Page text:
A ballet dancer wins the lead in "Swan Lake" and is perfect for the role of the delicate White Swan - Princess Odette - but slowly loses her mind as she becomes more and more like Odile, the Black Swan.
A boy stands on a station platform as a train is about to leave. Should he go with his mother or stay with his father? Infinite possibilities arise from this decision. As long as he doesn't choose, anything is possible.
Astronaut Sam Bell has a quintessentially personal encounter toward the end of his three-year stint on the Moon, where he, working alongside his computer, GERTY, sends back to Earth parcels of a resource that has helped diminish our planet's power problems.
Max is a genius mathematician who's built a supercomputer at home that provides something that can be understood as a key for understanding all existence. Representatives both from a Hasidic cabalistic sect and high-powered Wall Street firm hear of that secret and attempt to seduce him. Written by
Backstories for the characters Max and Sol were conceived by Sean Gullette and Darren Aronofsky, but never written for the film. They included: Max was proved to be a math prodigy very young, and soon attended Columbia University, where he met Sol, an Russian expatriate, who was captured by American Forces and was given the chance to assist in the building of nuclear weapons because of his great math prowess, he refused, and was relocated to Siberia, where he was soon let out, and got a job teaching math at Columbia University. If you look closely at Sol's wrists, you can see prison tattoos. See more »
Max shaves his head and draws a square around the bulge on the side of his head. Later on, when Max is chasing a photographer from the subway, there is no square on his head. This could be due to time shifts in the story, and hallucinations had by Max. Making the actual linear time of events impossible to tell for sure. See more »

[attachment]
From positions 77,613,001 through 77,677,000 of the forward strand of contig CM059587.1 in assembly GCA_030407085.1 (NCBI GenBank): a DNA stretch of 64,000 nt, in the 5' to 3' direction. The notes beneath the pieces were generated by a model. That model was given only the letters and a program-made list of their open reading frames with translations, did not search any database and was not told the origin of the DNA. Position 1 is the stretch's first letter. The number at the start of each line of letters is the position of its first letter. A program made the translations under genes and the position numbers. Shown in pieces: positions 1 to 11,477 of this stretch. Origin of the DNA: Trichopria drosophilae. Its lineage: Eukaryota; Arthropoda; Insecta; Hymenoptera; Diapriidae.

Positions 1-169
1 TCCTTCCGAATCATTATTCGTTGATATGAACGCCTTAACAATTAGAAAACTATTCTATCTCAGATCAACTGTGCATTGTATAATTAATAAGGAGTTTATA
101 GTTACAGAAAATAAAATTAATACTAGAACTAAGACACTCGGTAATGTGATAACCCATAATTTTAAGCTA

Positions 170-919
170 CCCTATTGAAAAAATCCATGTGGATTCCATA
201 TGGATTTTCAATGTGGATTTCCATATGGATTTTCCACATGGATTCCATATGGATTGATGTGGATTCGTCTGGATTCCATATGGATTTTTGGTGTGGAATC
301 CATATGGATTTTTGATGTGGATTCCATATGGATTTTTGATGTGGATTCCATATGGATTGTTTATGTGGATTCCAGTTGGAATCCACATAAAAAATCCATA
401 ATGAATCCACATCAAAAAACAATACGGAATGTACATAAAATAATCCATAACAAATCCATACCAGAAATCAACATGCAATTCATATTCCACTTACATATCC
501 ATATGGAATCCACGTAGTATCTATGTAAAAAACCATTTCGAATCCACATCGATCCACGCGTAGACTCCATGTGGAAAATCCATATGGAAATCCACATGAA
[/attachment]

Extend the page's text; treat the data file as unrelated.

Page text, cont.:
9:13, Personal note: When I was a little kid my mother told me not to stare into the sun. So once when I was six I did. The doctors didn't know if my eyes would ever heal. I was terrified, alone in that darkness. Slowly, daylight crept in through the bandages, and I could see. But something else had changed inside of me. That day I had my first headache.
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End credits shown over bugs crawling on Max's papers. See more »
The predecessor to Requiem for a Dream, this is arguably more stylish and engaging. This is helped largely by the simply outstanding soundtrack. Aranovsky's use of a haunting yet modern score binds the movie together perfectly, aided by some fantastic cinematic techniques that disorientate the audience in time with the music. The character narration is also a great cohesive tool, with the deadpan delivery more than matching the tone of the piece. This film is not as beautiful as Requiem, nor does it have quite the same gutwrenching effect, but nonetheless, this is still some film. If you like your movies very hollywood then this is not for you; but if you like stylised innovation, then you have to watch this.
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